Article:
NEW ways to regulate the British press have been suggested following a talk by Nick Davies, the renowned journalist and media commentator, at a packed event organised by Bristol NUJ.
Delivering the fourth annual Benn Lecture, now one of the most important events on the Bristol media calendar, Nick Davies called for a genuinely independent body which will take real action when newspapers publish untrue or damaging stories.
You can listen to a podcast of the event here.
Drawing heavily on his much-praised 2008 book Flat Earth News, which documents the decline of journalistic standards, he said the current regulator, the Press Complaints Commission, is failing the public – partly because it is run by the newspaper industry.
“The PCC have proved in spades that you cannot trust the press to regulate itself,” he told an enthusiastic audience of journalists, students and people interested in the media gathered at the Arnolfini in Bristol.
“For the first time in history, we now have a press which harvests people’s private lives in order to sell stories. If we run a story that’s false and damaging, a victim has three courses of action: to write to the editor, sue for libel, or complain to the PCC.
“Letters to the editor are hardly ever published, and libel is a rich man’s law.
“That leaves the Press Complaints Commission, where in ten years 28,000 complaints have been made.
“More than 90 per cent of those complaints were rejected outright on technicalities. Of the 10 per cent which got over the hurdles, only 0.69 per cent were upheld.
“The PCC is structurally corrupt.”
Nick went on to give examples of ‘extraordinary levels of cruelty’ in certain high-profile stories such as those of Max Mosley and Madeleine McCann.
“Journalists will crash over the line in pursuit of a story, and unchecked second-hand material, whether it’s true or not, gets recycled globally within a few days,” he said. “The logic of commercialism has taken over from the logic of journalism.
“If you talk to journalists, they say they believe in a free press. In current circumstances, that’s a bit like a rapist saying he believes in free love.”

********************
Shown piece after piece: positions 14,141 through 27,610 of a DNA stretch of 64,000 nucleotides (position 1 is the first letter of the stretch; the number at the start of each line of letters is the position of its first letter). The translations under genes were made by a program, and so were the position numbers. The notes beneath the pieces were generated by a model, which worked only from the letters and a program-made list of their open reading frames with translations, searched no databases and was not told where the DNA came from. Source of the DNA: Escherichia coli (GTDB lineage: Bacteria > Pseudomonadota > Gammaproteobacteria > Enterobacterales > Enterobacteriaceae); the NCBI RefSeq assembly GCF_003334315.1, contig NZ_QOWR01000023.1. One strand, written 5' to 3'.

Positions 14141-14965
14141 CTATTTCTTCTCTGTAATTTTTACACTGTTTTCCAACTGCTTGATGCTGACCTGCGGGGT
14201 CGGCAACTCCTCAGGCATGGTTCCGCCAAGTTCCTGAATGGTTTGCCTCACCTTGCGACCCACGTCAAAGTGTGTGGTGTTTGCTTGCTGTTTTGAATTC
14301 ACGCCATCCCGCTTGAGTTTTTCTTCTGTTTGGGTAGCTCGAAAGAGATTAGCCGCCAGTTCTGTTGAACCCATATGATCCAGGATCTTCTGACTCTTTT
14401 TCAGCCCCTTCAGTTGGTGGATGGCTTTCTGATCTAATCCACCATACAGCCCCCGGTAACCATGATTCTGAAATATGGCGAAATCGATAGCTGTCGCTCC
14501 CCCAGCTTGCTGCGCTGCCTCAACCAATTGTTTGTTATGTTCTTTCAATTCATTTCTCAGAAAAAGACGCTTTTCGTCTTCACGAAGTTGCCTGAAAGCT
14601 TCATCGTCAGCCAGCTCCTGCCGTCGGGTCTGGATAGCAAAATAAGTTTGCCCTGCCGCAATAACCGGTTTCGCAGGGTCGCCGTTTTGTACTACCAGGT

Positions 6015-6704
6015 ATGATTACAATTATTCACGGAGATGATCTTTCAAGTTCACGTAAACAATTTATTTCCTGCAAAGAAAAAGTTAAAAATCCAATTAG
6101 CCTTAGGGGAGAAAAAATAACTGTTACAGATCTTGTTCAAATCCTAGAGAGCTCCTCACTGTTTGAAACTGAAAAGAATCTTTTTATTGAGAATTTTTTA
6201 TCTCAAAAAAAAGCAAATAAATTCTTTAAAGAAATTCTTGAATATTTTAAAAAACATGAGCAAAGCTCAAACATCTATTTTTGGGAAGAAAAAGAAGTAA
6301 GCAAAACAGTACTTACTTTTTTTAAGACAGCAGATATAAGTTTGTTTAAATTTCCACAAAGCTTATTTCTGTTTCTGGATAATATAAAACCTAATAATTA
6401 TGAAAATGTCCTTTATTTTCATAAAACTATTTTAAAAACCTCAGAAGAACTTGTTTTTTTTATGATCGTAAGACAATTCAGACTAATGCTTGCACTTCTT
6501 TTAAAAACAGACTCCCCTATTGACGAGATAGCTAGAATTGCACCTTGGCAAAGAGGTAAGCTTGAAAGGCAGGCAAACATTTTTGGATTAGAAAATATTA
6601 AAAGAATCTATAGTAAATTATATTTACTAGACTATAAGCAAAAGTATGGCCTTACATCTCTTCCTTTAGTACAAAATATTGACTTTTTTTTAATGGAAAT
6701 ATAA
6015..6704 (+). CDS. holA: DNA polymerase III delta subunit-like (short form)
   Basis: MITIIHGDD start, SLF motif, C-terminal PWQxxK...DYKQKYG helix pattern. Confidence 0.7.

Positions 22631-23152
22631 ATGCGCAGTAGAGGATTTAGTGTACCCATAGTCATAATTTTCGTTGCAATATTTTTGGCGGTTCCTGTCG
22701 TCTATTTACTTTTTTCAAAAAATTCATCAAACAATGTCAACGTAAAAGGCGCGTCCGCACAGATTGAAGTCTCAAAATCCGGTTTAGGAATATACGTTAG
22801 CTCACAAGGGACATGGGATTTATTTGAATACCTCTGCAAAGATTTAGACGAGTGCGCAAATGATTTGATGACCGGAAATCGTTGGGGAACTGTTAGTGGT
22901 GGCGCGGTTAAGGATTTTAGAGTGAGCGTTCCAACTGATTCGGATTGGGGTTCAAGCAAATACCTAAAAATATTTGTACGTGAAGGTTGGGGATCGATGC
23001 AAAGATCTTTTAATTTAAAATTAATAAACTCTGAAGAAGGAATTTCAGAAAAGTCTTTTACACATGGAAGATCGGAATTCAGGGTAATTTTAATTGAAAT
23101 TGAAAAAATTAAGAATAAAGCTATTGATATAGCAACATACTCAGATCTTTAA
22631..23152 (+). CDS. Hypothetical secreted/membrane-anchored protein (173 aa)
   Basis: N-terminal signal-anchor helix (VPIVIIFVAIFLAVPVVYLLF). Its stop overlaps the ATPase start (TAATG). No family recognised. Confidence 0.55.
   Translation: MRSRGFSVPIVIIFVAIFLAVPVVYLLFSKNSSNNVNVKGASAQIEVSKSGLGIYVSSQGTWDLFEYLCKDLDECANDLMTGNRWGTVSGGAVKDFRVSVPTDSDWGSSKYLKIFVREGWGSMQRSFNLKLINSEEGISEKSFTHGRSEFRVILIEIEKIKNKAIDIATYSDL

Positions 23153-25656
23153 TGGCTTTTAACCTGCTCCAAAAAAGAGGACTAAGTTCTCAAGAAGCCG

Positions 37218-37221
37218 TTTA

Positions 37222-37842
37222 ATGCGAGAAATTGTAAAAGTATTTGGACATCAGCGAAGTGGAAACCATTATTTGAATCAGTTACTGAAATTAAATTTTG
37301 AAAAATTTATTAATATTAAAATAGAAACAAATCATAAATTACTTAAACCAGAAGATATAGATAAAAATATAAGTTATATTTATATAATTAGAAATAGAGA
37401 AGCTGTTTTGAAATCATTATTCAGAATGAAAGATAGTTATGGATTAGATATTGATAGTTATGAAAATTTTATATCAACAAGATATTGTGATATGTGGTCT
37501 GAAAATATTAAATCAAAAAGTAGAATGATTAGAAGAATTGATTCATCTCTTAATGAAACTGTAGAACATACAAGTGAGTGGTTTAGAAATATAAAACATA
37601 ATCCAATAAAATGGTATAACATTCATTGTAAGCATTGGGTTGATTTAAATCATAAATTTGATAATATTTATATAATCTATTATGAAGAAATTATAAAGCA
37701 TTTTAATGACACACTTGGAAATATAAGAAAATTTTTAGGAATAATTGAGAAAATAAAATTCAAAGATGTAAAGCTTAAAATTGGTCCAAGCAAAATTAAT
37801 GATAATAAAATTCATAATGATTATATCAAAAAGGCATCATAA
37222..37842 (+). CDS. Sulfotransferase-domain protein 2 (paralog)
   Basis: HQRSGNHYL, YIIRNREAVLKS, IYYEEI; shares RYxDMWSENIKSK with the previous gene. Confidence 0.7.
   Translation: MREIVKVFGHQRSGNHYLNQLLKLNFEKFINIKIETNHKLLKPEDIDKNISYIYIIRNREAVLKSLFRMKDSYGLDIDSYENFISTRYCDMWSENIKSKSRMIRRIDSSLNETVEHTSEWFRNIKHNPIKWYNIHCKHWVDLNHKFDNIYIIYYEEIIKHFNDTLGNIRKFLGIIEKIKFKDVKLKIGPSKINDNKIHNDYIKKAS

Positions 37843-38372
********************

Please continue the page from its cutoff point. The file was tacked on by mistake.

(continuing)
Ideas emerging from the discussion which followed Nick’s lecture included the introduction of a new regulator along the lines of Ofcom, which supervises broadcasters with a strict regime demanding balance and accuracy.
“Ofcom has the power, quite draconian, to take a broadcaster’s licence away, and I suspect that’s the only sort of language that newspapers understand,” said former ITV West executive James Garrett.
Others pointed to failures by Ofcom to behave in viewers’ interests. Tim Lezard, journalist and member of the NUJ’s national executive council, said it had behaved disgracefully in allowing the merger of the two ITV regions serving the vast area of the South West.
Allowing journalists to refuse unethical work on the grounds that it broke the NUJ’s code of conduct would help bolster press independence, suggested Tim.
Yes, agreed Nick Davies, but he pointed out that, at present, reporters who attempt to use the code find their careers sidelined.
Mike Jempson, founder of Bristol-based media ethics charity Mediawise, reminded the audience of a plan for press reform proposed by Labour MP Clive Soley in the 1980s.
Soley had called for an independent body which would investigate complaints about newspapers but would also have a second major role – to stand up for press freedom.
Nick Davies welcomed the model, but pointed out that it didn’t offer an answer on how to keep the regulator independent of government or media influence.
The growth of website-based ‘mini-media’, based on particular geographical or subject areas, was encouraging, he said.
Earlier, Nick had kept the audience rapt through a rapid and animated argument, giving an impressively detailed account of how the press has failed the British public.
Politicians and even the police are cowed by the big media proprietors such as Rupert Murdoch, he said, and won’t take them on.
He described the events which led to his newspaper, the Guardian, revealing in July that as many as 5,000 people may have had their phones hacked by private investigators working on behalf of journalists.
Yet the majority of these cases have not been investigated by the police.
The PCC, instead of mounting its own proper inquiry into illegal phone hacking at the News of the World, has whitewashed the affair, instead accusing the Guardian of exaggerated headlines.
Nick also told the shocking story of the Taylor sisters, acquitted of murder after a long-running battle to clear their names, who failed to find redress when years later the Daily Mail published an article under the heading “Why I believe they are murderers”.
The sisters started a libel action but eventually realised they could not afford a court case – then saw the PCC refuse complaints from them and their parents, largely for technical reasons.
Nick Davies parted with a comment on the NUJ, following a question on whether the union has a role to play in press freedom.
“Yes. At its best, the NUJ is very important for journalists,” he said. “It can give them the muscle to stand up to bullying proprietors. The problem is that because most journalists don’t go to union chapel or branch meetings, there are times when the NUJ is run by people who don’t reflect the political views of their members.”
Christina Zaba, the chair of Bristol NUJ who also chaired the lecture, ended by encouraging journalists to get involved with their union to help ensure that it is representative.
The Benn Lecture 2009 took place on Thursday November 26th, 2009 at the Arnolfini, Bristol.
Paul Breeden & Christina Zaba